Some cosmetic sheets applicable to the skin such as face or hands contain therein a humectant and a polymer for supporting the humectant, while some cosmetic sheets are coated with a humectant-containing component. For example, a cosmetic moisturizing sheet having a humectant such as hyaluronic acid or collagen supported on a fiber sheet is disclosed in Japanese Patent Application Unexamined Publication No. 9-238738/1997. A cosmetic pack comprising chitosan and a medium paste is disclosed in Japanese Patent Application Unexamined Publication No. 6-48917/1994 and a collagen-free moisturizing mask obtained by crosslinking a cationic biopolymer is disclosed in and International Patent Application Unexamined Japanese-Publication No. 2001-502678.

The above gel sheets are ordinarily obtained by impregnating a paper sheet with a humectant. They do not have sufficient water retention capacity and in addition, the paper sheet causes a sense of discomfort upon use. Gel sheets comprising a polymer gel are accompanied with the drawback that use of a crosslinking agent complicates their preparation process.

As a countermeasure against the above problems, a gel sheet comprising cellulose ether having a low molar substitution degree is disclosed in Japanese Patent Application Unexamined Publication No. 2003-300852. The gel sheet is free from the problem of a monomer which occurs upon use of an acrylic polymer, can be prepared without extra effort because a crosslinking agent is not necessary, has a sufficient water retaining capacity, and does not cause any sense of discomfort upon use. When such a sheet is applied to the body, however, it peels from the body before an active agent such as a humectant, an anti-wrinkle agent, an anti-spot agent or a whitening cosmetic in which the sheet has been impregnated starts to work (20 minutes). Thus, it cannot keep its adhesion for at least 60 minutes, which is minimum time required for the effective delivery of the chemical.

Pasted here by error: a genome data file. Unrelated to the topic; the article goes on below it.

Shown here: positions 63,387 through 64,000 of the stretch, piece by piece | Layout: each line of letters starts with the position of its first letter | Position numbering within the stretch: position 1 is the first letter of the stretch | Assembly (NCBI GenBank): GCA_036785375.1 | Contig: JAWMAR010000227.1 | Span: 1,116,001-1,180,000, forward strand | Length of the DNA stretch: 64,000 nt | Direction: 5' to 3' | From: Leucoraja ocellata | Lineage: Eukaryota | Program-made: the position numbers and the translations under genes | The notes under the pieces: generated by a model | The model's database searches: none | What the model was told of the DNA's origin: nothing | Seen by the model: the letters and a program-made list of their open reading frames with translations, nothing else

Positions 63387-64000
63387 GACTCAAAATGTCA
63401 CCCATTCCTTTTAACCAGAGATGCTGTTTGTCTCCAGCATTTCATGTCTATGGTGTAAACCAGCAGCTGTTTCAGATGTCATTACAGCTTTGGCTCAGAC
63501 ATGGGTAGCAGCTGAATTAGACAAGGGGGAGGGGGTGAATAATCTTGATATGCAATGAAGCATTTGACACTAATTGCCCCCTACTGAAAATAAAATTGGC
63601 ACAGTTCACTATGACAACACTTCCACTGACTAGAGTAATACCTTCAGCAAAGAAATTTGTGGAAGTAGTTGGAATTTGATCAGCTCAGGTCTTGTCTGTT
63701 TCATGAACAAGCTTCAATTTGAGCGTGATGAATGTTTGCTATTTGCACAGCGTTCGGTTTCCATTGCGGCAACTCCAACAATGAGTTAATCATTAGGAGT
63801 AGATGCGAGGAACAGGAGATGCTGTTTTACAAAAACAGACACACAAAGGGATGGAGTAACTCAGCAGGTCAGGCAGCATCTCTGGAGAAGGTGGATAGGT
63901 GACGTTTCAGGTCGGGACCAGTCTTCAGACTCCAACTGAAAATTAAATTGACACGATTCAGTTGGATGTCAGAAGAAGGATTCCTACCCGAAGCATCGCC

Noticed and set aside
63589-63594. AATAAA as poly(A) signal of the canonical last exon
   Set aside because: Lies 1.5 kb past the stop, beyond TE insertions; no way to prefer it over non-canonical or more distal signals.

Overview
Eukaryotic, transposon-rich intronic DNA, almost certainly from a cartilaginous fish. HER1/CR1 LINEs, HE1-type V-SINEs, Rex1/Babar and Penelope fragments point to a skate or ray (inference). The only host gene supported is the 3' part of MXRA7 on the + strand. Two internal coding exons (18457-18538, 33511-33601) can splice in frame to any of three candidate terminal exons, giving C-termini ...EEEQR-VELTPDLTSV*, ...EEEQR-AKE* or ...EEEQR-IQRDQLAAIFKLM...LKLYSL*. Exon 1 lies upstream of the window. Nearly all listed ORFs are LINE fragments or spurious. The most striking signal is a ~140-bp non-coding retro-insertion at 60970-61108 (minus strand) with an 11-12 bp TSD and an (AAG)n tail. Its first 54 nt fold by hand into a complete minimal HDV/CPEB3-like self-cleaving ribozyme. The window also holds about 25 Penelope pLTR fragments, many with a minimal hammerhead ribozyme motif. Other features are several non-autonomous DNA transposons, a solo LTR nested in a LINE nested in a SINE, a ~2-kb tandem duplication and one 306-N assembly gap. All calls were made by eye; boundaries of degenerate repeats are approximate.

SUMMARY OF THE INVENTION

With the foregoing in view, the present invention has been completed. An object of the present invention is to provide a gel sheet having a high water content, having high strength, comprising a polymer harmless to the body and being highly adhesive to the skin.

The present inventors have carried out an extensive investigation with a view to attaining the above-described object. As a result, it has been found that a gel sheet comprising low-substituted cellulose ether having a molar substitution degree of from 0.05 to 1.0, water-soluble cellulose ether having a molar substitution degree of from 1.1 to 1.4 and water can be prepared readily compared with the preparation using a crosslinking agent, has sufficient water retaining capacity, does not cause any sense of discomfort which will otherwise occur when a paper sheet is used, and has improved adhesion to the body, leading to the completion of the invention.

In the present invention, there is thus provided a gel sheet comprising low-substituted cellulose ether having a molar substitution degree of from 0.05 to 1.0, water-soluble cellulose ether having a molar substitution degree of from 1.1 to 1.4 and water. In the present invention, there is also provided a method for preparing a gel sheet comprising steps of casting an aqueous alkali solution comprising low-substituted cellulose ether having a molar substitution degree of from 0.05 to 1.0 and water-soluble cellulose ether having a molar substitution degree of from 1.1 to 1.4 on a plate, coagulating the cast solution, and then washing the cast coagulated solution.

The gel sheet according to the present invention has adequate strength and elasticity while having a high water content, and is improved further in the touch feeling and adhesion when applied to the skin.